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Long v. Hardin

Court of Appeals of Missouri, Eastern District, Third Division

March 10, 2015

SONYA M. LONG, Respondent,
v.
NEENA F. HARDIN, Appellant.

Appeal from the Circuit Court of St. Louis County Honorable Colleen Dolan.

Kurt S. Odenwald, Presiding Judge.

Introduction

Appellant Neena Hardin ("Hardin") appeals from the judgment of the trial court denying her motion to set aside a sheriff's sale of residential real estate co-owned by Hardin and her sister Respondent Sonya Long ("Long"). Hardin alleges that the sale should have been set aside because she had no notice of the sale and because the sale price was so inadequate that it raises the presumption of fraud. However, Hardin offered no evidence as to what price the real estate may have brought at a fair sheriff's sale, and the record contains no evidence of fraud, collusion, or deceit in connection with the sheriff's sale of the Property. Accordingly, we find no error and affirm the judgment of the trial court.

Factual and Procedural History

Hardin and Long were the sole owners of real property in St. Louis County known and numbered as 2034 Sun Valley, St. Louis, Missouri 63136 ("the Property"). The Property was purchased on August 28, 1973, by Long, her husband Richard Moore ("Moore"), and her mother Glorious Hardin ("Mother"). Long, Moore and Mother signed a thirty-year note and deed of trust when they purchased the property. Long and Moore divorced in 1975, at which time Moore deeded his interest in the Property to Long and Mother. In 1991, Long and Mother executed a deed transferring Mother's interest in the Property to Long and Mother's other daughter, Hardin. Long continued to live in the Property and make the deed of trust payment until 1992.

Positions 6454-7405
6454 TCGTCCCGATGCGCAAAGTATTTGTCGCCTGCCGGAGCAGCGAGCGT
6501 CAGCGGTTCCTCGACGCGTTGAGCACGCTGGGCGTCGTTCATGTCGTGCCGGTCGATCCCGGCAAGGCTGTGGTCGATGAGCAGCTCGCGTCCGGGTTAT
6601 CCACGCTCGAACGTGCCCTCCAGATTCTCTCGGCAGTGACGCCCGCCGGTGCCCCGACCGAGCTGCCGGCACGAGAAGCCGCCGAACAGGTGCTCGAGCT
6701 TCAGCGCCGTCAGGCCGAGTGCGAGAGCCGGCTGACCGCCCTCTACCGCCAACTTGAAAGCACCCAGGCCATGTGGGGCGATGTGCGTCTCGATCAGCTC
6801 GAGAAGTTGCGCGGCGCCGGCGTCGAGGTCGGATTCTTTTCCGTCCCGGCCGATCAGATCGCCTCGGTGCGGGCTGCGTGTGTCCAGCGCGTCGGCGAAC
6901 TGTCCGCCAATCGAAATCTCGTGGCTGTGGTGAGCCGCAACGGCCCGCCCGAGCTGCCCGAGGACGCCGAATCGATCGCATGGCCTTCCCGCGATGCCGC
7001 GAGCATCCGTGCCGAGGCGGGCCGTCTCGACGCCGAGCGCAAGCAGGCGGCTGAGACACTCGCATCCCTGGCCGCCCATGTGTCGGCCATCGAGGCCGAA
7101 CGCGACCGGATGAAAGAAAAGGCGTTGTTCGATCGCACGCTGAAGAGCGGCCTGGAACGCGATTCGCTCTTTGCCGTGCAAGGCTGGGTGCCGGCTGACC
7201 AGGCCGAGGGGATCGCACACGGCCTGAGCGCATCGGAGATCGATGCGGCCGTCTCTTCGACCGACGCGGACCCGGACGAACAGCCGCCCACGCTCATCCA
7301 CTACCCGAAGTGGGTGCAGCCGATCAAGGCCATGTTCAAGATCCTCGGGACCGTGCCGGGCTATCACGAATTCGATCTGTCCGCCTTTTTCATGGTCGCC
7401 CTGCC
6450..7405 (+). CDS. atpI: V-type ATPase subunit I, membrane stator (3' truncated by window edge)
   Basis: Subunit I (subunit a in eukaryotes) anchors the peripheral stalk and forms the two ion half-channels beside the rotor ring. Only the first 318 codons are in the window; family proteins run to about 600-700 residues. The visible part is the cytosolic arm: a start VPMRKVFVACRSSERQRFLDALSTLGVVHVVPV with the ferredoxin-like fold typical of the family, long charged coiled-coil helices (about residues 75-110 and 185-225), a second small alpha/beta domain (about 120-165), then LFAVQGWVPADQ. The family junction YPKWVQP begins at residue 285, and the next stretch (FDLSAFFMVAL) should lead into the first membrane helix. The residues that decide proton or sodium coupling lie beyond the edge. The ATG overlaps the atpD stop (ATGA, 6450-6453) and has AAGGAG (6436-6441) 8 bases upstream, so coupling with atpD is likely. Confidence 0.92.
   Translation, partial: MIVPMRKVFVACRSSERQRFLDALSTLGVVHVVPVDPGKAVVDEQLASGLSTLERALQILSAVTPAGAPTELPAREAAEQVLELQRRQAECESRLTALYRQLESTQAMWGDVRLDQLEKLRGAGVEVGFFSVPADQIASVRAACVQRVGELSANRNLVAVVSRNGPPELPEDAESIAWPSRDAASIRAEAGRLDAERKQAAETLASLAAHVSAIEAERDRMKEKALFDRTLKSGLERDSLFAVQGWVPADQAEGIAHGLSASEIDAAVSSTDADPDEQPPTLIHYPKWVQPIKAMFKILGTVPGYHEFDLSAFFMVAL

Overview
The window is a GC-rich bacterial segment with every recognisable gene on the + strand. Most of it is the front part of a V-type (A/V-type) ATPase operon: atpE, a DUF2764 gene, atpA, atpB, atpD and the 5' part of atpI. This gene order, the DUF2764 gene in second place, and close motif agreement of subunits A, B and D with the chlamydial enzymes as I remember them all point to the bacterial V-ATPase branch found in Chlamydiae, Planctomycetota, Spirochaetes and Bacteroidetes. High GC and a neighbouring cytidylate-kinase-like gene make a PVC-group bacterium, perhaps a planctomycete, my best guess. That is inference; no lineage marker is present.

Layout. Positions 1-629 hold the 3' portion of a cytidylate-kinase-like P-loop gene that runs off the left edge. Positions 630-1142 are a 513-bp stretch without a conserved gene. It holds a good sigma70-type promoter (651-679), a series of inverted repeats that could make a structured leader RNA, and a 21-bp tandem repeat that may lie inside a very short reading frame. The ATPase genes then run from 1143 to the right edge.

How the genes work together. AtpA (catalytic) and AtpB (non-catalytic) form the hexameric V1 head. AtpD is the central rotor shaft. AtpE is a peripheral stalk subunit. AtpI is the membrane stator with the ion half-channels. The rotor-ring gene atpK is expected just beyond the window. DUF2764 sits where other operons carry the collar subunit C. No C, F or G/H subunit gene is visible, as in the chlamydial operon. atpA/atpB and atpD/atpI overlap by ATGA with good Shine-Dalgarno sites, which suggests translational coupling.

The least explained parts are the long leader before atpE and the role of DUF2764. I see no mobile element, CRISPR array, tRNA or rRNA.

In 2011, Long made a formal demand that Hardin buy out Long's interest in the property or sell the property. When Hardin refused to buy out Long's interest, Long petitioned the trial court for a partition of the Property. On March 13, 2013, the trial court entered its findings of fact, conclusions of law, and judgment ordering the Property to be sold and the net sale proceeds divided two-thirds to Long to one-third to Hardin. In its judgment, the trial court made a factual finding that the value of the property was $65, 000.

Hardin filed an appeal of the trial court's judgment that was later dismissed by this Court in Cause No. ED99923. The trial court then issued an order to the St. Louis County Sheriff to advertise and sell the Property in accordance with its March 13, 2013 judgment and Rule 96.21.[1]The St. Louis County Sheriff published notice of the sale in The Countian for four consecutive weeks starting with the January 24, 2014 edition and ending with the February 14, 2014 edition. On February 27, 2014, Long purchased the Property at the Sheriff's sale for a price of $10.

Hardin filed a motion to set aside the sheriff's sale and order a new sale on May 2, 2014. Hardin argued that neither she nor her attorney was notified that a proposed order of partition sale had been sent to the trial court, and therefore she was unable to review the order or request any modifications or conditions. Hardin further argued that the purchase price of $10 was so inadequate as to raise a presumption of fraud. For these reasons, Hardin requested that the trial court set aside the sheriff's sale and order a new sale of the Property. On May 15, 2014, the trial court denied Hardin's motion. This appeal follows.

Point on Appeal

Hardin presents one point on appeal, but within that point raises two separate allegations of trial court error.[2] First, Hardin alleges that the trial court erred in refusing to set aside the sheriff's sale because the Supreme Court Rules require that any proposed order of sale be presented by motion to the trial court with notice served on all parties. Second, Hardin alleges that the trial court erred in refusing to set aside the sheriff's sale because the sale price for the Property was so inadequate that it shocks the conscience and raises a presumption of fraud.

Standard of Review

We review the judgment of the trial court under the standard set forth in Murphy v. Carron. That is, we will affirm the judgment unless there is no substantial evidence to support it, it is against the weight of the evidence, or it erroneously declares or ...


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